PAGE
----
Brearley points out that until the Panama Canal opened in 1914, ships going from Europe to the west coast of the Americas had to dip round Cape Horn – the southern tip of South America – and then trundle up the Pacific coast.

“Let’s say you were shipping goods from western Europe to California. You either had to offload them in New York and do the journey across the US, or you had to go all the way around,” he says. It wasn’t just large cargo ships, either; passenger ships made the same route.

There’s even a monument at the tip of Cape Horn, in memorial of the more than 10,000 sailors who are believed to have died traveling through.

“The routes between the south of South Africa and Australia, or Australia or New Zealand to Antarctica, don’t really lie on any major shipping routes,” says Brearley. “The reason it’s been so feared over the centuries is because the Drake is where ships really have to go. Other parts [of the Southern Ocean] can be avoided.”

‘We don’t gamble’

Captain Stanislas Devorsine regularly crosses the Drake.

Captain Stanislas Devorsine regularly crosses the Drake. Sue Flood/Ponant Photo Ambassador

Navigating the Drake is an extremely complex task that demands humility and a side of fear, says Captain Stanislas Devorsine, one of three captains of Le Commandant Charcot, a polar vessel of adventure cruise company Ponant.

“You have to have a healthy fear,” he says of the Drake. “It’s something that keeps you focused, alert, sensitive to the ship and the weather. You need to be aware that it can be dangerous – that it’s never routine.”

Devorsine made his Drake debut as a captain over 20 years ago, sailing an icebreaker full of scientists over to Antarctica for a research stint.

“We had very, very rough seas – more than 20 meter [66 feet] swells,” he says. “It was very windy, very rough.” Not that Ponant’s clients face anything like that. Devorsine is quick to point out that the comfort levels for a research ship – and the conditions it will sail in – are very different from those for a cruise.

“We are extremely cautious – the ocean is stronger than us,” he says. “We’re not able to go in terrible weather. We go in rough seas but always with a big safety margin. We’re not gambling.”

Even with that extra safety margin, though, he admits that crossing the Drake can be a hairy experience. “It can be very rough and very dangerous, so we take special care,” he says.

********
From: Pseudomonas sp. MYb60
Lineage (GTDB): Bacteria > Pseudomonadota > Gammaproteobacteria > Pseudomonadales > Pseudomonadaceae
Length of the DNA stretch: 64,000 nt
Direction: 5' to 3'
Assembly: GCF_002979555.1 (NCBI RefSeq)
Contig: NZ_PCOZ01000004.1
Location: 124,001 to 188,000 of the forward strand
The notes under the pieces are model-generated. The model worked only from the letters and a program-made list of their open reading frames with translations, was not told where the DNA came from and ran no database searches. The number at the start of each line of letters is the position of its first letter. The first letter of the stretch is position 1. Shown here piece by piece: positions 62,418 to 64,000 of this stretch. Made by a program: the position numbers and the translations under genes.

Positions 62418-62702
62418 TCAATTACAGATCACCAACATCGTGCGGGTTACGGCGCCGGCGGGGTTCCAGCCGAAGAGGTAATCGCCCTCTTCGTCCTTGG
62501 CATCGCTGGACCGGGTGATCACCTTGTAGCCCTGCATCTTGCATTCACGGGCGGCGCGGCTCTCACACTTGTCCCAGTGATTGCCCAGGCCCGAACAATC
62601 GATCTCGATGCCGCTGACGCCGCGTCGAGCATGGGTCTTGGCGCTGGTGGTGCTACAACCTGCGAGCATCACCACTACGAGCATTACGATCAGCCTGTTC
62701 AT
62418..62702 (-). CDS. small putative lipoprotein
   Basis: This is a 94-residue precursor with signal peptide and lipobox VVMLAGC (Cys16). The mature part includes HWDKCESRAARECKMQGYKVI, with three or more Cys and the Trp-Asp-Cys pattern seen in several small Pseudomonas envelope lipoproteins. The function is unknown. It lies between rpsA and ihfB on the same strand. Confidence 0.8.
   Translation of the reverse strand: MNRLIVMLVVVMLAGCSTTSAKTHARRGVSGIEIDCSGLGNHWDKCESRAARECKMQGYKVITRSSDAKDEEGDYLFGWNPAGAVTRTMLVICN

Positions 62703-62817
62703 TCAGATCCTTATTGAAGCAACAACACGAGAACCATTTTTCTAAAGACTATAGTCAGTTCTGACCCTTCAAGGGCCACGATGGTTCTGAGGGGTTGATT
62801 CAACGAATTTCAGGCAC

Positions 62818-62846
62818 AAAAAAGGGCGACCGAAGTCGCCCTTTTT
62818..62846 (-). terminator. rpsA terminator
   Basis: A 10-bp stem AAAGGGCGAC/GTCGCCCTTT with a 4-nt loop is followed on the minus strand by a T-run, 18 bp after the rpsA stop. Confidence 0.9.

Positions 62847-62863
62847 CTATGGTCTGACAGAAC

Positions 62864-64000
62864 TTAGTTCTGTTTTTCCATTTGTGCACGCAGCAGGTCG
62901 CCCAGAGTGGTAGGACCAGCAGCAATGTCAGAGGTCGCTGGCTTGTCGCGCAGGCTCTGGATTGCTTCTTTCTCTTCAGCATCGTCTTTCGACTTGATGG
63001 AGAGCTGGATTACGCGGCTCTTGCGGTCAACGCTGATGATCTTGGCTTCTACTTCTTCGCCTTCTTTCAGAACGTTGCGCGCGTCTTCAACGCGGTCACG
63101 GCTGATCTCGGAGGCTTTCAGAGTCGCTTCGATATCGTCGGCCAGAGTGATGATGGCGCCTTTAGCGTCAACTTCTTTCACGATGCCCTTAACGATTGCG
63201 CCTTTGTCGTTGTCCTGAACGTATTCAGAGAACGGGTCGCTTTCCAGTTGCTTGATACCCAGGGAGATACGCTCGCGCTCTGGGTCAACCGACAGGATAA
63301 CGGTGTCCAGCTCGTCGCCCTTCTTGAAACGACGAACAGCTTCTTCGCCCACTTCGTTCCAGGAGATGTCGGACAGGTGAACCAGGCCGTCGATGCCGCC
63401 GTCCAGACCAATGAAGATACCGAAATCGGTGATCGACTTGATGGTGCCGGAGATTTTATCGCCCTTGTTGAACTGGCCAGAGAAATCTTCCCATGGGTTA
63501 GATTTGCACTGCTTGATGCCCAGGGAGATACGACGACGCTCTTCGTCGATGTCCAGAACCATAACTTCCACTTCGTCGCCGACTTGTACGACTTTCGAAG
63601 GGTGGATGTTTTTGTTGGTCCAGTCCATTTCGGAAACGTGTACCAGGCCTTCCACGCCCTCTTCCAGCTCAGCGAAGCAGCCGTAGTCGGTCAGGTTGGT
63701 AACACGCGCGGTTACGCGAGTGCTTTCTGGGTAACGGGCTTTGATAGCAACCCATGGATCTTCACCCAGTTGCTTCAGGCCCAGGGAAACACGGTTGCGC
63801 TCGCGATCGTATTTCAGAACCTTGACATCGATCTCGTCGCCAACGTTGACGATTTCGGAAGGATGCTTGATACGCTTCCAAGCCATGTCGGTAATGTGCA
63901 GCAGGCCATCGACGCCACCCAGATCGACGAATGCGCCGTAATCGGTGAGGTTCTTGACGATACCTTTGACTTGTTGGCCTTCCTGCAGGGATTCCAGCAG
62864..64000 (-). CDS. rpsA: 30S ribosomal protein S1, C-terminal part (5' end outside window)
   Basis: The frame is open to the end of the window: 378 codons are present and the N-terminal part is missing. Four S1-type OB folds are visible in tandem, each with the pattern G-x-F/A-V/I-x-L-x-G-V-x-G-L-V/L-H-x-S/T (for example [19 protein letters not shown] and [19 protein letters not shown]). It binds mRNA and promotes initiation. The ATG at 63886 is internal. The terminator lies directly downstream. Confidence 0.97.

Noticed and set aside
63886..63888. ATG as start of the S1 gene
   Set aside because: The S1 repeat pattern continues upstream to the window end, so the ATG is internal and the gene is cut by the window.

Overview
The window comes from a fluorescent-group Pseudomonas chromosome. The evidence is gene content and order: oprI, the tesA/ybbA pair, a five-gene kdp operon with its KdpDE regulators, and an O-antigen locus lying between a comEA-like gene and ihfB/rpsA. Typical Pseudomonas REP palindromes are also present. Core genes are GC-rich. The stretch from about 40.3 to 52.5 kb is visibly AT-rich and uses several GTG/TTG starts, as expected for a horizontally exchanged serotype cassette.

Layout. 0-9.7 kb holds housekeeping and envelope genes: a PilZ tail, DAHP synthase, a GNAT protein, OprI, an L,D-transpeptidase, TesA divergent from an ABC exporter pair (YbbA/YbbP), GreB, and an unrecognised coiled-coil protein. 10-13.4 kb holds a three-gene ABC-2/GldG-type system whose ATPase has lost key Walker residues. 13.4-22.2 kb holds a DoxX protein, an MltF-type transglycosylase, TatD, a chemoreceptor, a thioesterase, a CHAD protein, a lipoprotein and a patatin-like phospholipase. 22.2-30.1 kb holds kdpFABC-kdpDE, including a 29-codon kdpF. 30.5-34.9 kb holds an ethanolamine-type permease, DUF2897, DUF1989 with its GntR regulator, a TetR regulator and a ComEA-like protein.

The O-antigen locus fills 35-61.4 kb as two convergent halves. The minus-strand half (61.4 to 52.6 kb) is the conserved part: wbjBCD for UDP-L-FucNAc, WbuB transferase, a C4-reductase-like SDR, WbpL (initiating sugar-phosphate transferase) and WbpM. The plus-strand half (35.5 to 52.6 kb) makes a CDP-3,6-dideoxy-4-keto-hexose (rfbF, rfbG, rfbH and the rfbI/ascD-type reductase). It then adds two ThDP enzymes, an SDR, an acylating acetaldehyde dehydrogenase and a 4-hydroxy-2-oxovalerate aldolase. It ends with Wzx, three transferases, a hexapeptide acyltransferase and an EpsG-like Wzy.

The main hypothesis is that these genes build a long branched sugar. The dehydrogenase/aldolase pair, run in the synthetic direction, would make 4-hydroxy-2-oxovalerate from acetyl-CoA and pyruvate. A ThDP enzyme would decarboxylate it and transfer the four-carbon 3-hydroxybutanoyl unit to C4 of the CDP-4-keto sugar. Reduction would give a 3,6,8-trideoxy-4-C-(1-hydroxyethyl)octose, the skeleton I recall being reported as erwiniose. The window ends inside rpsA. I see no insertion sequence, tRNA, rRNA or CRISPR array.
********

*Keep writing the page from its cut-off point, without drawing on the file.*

“We have to choose the best time to cross the Drake. We have to adapt our course – sometimes we don’t head in our final direction, we alter the course to have a better angle with the waves. We might slow down to leave a low pressure path ahead, or speed up to pass one before it arrives.”

The ‘Drake shake’ and broken plates

Captains check the weather up to six times a day before departure to ensure a safe crossing.

Captains check the weather up to six times a day before departure to ensure a safe crossing. Jamie Lafferty

Of course, every time you get on a ship – whether it’s a simple ferry ride or a fancy cruise – the crew will already have meticulously planned the journey, checking everything from the weather to the tides and currents. But planning for a crossing of the Drake is on a whole new level.

Weather forecasting has improved in the two decades since Devorsine’s first ride, he says – and these days crew start planning the voyage while passengers are making their way to South America from all over the globe.

Sometimes they leave late; sometimes they head back early, to beat bad weather. Devorsine – who makes the return journey about six to eight times per year – estimates that the unusually calm “Drake lake” effect happens once in every 10 crossings, with particularly rough conditions (that “Drake shake”) once or twice in every 10 journeys.

Of course, he knows what’s in store long before the passengers reach the ship.

“We look ahead to have the best option to cross. Normally I look at the weather 10 days or a week before, just to have an idea of what it could be,” he says.

“Then I check the forecast once per day, then two or three days before departure I start looking at it twice per day. If it’s going to be a challenging passage you look every six hours. If you have to adjust your departure time, then you look at it very closely to be very accurate.”

His safety margin means that he’s calculating a route that will get you across not just alive, but also as comfortably as possible. Hearing an anecdote about broken crockery and furniture on another operator, he sighs, “That’s a bit too far for me.”

“Before you have any issue with a storm, you have to keep a comfortable ship,” he says. The safety margin is to be sure that the guests will enjoy being in Antarctica, and that we won’t turn around because we have a problem… like injured people.”

In extreme conditions, he orders extra weather advice from Ponant HQ, but if you’re imagining the staff on the bridge desperately radioing for advice as waves batter the ship, think again.

“It would never happen to be in the middle of the Drake with bad conditions, needing assistance from headquarters because it would mean we didn’t have any safety margin before departure. When we cross and it’s going to be challenging, we have a big safety margin and the ship is not at all in danger.”

They are in contact with headquarters with high level satellite antennae throughout the crossing, with both satellite and radio backup if needed – Devorsine says he can’t imagine ever losing contact, whatever the weather.https://popicedingin.com/